Lonnie Johnson as a young man in the early 1920s. Like all bluesmen back then, Lonnie is dressed to the nines.


I’ve just made a short film using a superb 1928 guitar duet as the soundtrack. It’s by Lonnie Johnson and jazz guitar pioneer Eddie Lang, who died prematurely five years later aged just 31.

There’s more about Eddie in my book America’s Gift.

Eddie Lang is playing rhythm guitar and the wonderful single string soloing over the top is Lonnie Johnson. Their pairing, I believe, was a seminal moment in American recording history, being the first time black and white musicians were recorded playing together.


Blind Willie Dunn aka Eddie Lang. Eddie ended up as guitarist for his great friend, Bing Crosby.

Not that hardly anyone knew this at the time, because Italian-American Eddie was recording under the black-sounding moniker, Blind Willie Dunn. In Europe, where racial segregation wasn’t an issue, he was credited as Eddie Lang.

I chose to put a Lonnie Johnson track in the film because America’s Gift devotes an entire chapter to him, such was his contribution to blues’ development in my view. Lonnie may not have been the FIRST blues guitarist recorded playing improvised solos, note-by-note, on single strings, as is often claimed, but I do think of him as blues’ most influential guitarist and vocalist.

Way back in 1927, Johnson pre-empted the modern guitar blues and rock solo on the then unreleased track, ‘6/88 Glide’, which you can hear below.

An even earlier Lonnie Johnson track from 1926, ‘To Do This You Gotta Know How’, also features Lonnie playing and sustaining single notes.

All through the roaring 1920s, Lonnie Johnson and Eddie Lang were considered by the U.S. music industry to be the most influential guitarists of the era. Lonnie was also the decade’s best-selling blues recording artist, after Blind Lemon Jefferson. One reason Lonnie surpassed Blind Lemon in influence may be that Jefferson died early, aged 36, while Johnson lived to 71. Lonnie Johnson, then, had more time on earth to exert his influence. Just a thought.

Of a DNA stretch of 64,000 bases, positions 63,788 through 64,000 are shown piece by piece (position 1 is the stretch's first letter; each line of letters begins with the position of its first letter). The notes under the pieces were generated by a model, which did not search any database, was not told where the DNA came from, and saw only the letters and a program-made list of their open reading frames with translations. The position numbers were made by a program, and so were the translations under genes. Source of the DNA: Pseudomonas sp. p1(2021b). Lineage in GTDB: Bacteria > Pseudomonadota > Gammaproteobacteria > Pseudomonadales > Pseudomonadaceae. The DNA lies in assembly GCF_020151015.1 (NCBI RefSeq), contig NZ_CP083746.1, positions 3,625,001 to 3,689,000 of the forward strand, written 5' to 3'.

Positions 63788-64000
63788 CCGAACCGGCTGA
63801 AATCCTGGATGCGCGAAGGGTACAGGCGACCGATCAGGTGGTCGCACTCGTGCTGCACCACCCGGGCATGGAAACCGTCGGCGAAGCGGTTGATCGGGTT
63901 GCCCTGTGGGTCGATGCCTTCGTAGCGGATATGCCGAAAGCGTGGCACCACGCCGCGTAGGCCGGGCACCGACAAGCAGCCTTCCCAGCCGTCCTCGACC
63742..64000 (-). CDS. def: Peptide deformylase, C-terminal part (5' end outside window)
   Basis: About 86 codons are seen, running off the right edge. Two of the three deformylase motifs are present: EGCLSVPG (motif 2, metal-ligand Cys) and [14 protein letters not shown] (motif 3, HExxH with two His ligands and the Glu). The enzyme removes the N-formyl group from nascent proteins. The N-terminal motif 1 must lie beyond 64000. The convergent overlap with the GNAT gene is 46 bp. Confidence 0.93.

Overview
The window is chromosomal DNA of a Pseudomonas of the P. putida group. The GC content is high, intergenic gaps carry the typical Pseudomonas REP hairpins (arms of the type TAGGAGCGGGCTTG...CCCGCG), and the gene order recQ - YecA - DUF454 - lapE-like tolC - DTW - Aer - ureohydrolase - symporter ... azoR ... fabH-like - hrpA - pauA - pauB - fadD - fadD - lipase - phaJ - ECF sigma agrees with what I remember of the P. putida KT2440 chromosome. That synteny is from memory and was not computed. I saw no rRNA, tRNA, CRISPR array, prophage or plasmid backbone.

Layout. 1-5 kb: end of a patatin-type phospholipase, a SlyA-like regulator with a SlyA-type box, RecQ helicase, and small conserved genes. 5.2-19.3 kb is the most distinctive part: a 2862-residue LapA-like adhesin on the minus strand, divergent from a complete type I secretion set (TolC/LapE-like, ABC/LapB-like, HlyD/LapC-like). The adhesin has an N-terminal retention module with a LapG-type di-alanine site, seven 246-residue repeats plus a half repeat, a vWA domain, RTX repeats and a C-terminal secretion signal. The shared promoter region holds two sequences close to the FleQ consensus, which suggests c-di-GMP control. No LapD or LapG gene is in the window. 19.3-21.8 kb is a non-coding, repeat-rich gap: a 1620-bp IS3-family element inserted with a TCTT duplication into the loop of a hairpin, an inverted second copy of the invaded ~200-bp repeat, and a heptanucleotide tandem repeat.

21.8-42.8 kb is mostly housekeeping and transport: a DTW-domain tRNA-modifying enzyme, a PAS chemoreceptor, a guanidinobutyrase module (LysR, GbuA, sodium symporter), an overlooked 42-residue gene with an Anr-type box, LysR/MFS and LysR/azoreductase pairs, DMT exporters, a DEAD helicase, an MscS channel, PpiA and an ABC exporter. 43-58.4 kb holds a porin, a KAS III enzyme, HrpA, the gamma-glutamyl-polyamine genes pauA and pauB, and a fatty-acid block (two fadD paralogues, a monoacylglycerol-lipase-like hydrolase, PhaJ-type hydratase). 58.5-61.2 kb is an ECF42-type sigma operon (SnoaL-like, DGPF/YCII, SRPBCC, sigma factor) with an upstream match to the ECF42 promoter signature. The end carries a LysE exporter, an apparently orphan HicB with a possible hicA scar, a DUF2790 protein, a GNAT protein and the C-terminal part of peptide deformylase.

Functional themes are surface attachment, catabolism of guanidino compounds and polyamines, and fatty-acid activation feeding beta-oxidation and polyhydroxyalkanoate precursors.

Lonnie Johnson’s revolutionary singing and playing styles (and not just his earlier records) served as phrasing and soloing templates used by everyone from Delta bluesmen to urban Chicago blues guitarists, paving the way for today’s modern blues style.


Brownie McGhee (foreground) said Lonnie Johnson’s work should be considered the blues bible.

Today’s blues icon, Robert Johnson, worshipped Lonnie so much at the time, said bluesman Johnny Shines, he said was related to Lonnie Johnson (even though he wasn’t). Bob Dylan, writes some of Robert Johnson’s songs were new versions of Lonnie’s songs.

Another blues great, Brownie McGhee, once said Lonnie Johnson’s “musical works may and should be the first book of the blues bible.”

Lonnie Johnson influenced both the city and the South.

After the 1930s depression, wrote author James Sallis in his 1982 book, The Guitar Players, “Lonnie’s Johnson’s influence continued not only in the cities but also (and perhaps particularly) in the South, where the next generation of bluesmen avidly studied his distinctive guitar style, restrained vocals and the subtle interplay of the two.

Just listen to Lonnie’s innovative blues guitar from this 1927 track, Dope head Blues, backing diva Victoria Spivey. That’s not her below, incidentally. It’s Barbara Stanwyk. Now, who remembers Barbara?

“Lowell Fulson credits Johnson as a prominent influence in the development of his own style; T-Bone Walker stated that Lonnie and Scrapper Blackwell were far and away his favourite guitarists.

And B. B. King says, ‘There’s only been a few guys that if I could play just like them I would. T-Bone Walker was one, Lonnie Johnson was another.”